But the boundaries that God has established by His commandments are for our good; they are holy boundaries, bringing us into the realm of ungodliness when we cross over the lines He has drawn to guide our words and deeds and desires and thoughts. Continually stepping over these lines carries the danger that we might one day cross the boundary from which there is no return – the great divide between Heaven and Hell that forever separates the sinner from God and subjects the sinner to the never-ending reign of the harshest of all rulers, Satan. So, yes, it is good that we ought to be troubled when we cross God’s boundary lines.
But that kind of trouble is the start of something good. Yes, that kind of trouble leads to good because it means that the King, Christ Jesus, is working to establish His own reign over your heart. Being troubled over your sins is a sign that God is alive and active within you, stirring up your conscience to warn you of the dangers of trespassing into Satan’s territory, lest you be trapped behind enemy lines forever. To borrow a phrase from The Reverend Doctor Martin Luther: if you do not feel your sin, “you should stick your hand into your bosom to see if you are still alive; for there will never be a single moment during your life in this world that you will be free from the entanglement of your own sin and in need of this warning.” (Christian Questions and Answers, #20).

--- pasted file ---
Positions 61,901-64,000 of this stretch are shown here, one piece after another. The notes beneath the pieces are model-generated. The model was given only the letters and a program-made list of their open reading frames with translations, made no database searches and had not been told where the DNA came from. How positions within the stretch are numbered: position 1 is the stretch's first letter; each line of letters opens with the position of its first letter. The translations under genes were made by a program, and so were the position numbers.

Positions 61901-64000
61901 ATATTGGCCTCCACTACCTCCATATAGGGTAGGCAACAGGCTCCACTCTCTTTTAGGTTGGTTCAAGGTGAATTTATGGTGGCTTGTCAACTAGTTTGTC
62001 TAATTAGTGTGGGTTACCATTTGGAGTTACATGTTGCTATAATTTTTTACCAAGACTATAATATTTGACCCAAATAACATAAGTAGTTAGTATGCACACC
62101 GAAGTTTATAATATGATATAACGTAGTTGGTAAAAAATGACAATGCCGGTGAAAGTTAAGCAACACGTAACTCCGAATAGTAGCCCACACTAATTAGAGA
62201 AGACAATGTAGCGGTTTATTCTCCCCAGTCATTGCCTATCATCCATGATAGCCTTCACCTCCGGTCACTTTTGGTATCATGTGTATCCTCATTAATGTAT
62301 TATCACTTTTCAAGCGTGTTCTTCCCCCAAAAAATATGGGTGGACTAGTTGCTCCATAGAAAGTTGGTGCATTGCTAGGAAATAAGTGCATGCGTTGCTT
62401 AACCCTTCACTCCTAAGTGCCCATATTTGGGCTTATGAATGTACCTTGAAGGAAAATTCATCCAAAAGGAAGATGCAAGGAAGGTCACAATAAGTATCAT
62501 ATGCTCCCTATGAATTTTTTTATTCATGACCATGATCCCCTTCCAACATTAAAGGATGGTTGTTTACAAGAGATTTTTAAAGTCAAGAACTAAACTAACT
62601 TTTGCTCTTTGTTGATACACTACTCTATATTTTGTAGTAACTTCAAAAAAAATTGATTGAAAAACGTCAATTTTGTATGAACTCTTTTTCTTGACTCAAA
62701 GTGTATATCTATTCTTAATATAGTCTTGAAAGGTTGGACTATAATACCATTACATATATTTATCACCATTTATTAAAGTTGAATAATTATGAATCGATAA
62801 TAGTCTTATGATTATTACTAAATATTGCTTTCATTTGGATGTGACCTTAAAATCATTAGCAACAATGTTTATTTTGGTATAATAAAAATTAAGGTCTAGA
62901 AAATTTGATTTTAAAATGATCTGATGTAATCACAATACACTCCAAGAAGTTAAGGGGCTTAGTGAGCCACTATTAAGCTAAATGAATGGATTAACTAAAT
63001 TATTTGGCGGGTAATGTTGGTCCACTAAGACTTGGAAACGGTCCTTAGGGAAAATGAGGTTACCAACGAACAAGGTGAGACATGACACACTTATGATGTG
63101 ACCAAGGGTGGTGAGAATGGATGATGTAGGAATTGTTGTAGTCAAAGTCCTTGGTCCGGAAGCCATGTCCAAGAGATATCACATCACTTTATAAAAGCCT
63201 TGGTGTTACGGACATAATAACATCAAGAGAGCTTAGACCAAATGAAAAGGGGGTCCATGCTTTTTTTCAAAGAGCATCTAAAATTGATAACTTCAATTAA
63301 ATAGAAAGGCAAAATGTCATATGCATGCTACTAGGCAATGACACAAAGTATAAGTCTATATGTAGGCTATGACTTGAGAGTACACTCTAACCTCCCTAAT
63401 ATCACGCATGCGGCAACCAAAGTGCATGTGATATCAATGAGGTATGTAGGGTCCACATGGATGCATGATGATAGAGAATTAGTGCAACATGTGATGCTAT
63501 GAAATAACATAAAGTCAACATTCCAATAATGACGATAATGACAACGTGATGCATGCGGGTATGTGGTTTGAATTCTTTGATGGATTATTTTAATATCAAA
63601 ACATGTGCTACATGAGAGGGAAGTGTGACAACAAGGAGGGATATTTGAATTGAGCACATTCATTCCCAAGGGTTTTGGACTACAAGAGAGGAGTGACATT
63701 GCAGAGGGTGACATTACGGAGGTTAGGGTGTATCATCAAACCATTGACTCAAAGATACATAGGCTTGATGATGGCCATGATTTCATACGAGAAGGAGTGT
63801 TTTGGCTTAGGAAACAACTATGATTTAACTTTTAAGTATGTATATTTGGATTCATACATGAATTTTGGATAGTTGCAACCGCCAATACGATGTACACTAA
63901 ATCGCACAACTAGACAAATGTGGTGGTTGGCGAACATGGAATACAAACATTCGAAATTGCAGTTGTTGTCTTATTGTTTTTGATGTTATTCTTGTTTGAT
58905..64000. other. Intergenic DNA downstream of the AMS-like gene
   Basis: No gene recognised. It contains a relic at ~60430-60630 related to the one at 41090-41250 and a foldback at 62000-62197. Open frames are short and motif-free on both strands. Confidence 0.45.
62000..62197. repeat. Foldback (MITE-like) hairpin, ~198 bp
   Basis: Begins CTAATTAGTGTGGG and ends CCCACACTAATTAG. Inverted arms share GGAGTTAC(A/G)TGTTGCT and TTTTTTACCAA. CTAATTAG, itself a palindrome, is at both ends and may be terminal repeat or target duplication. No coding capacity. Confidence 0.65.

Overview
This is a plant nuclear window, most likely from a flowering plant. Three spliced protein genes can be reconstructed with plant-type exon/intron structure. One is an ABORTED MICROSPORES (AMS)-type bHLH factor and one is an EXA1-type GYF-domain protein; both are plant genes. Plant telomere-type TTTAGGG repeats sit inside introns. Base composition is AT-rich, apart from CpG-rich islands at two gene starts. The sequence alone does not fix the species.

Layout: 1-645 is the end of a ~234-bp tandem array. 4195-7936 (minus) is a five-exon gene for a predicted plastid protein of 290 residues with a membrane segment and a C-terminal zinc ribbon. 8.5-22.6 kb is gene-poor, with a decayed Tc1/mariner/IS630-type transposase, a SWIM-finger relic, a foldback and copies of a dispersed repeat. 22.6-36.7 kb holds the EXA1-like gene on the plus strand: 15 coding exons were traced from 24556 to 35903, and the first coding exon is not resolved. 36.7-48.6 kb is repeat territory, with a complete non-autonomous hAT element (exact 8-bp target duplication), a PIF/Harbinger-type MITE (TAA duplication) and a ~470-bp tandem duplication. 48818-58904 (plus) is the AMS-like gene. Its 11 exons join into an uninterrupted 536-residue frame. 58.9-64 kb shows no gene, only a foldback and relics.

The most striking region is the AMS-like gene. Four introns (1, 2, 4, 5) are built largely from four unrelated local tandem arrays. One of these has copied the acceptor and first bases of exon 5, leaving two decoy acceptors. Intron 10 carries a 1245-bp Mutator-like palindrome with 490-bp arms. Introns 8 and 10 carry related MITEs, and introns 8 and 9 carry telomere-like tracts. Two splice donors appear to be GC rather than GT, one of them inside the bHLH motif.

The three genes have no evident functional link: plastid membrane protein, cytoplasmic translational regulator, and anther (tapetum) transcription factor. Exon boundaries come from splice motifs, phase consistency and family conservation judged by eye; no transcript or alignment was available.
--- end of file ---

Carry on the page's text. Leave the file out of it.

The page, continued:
And yet, while Herod, and all of us with him, are rightly troubled by our many sins, we must not remain troubled with guilt over them, for the Christmas star proclaims that the King is here, the King Who gives the realms of heavenly day even to us unworthy sinners… by forgiving us our sins and taking away our guilt, today and forever!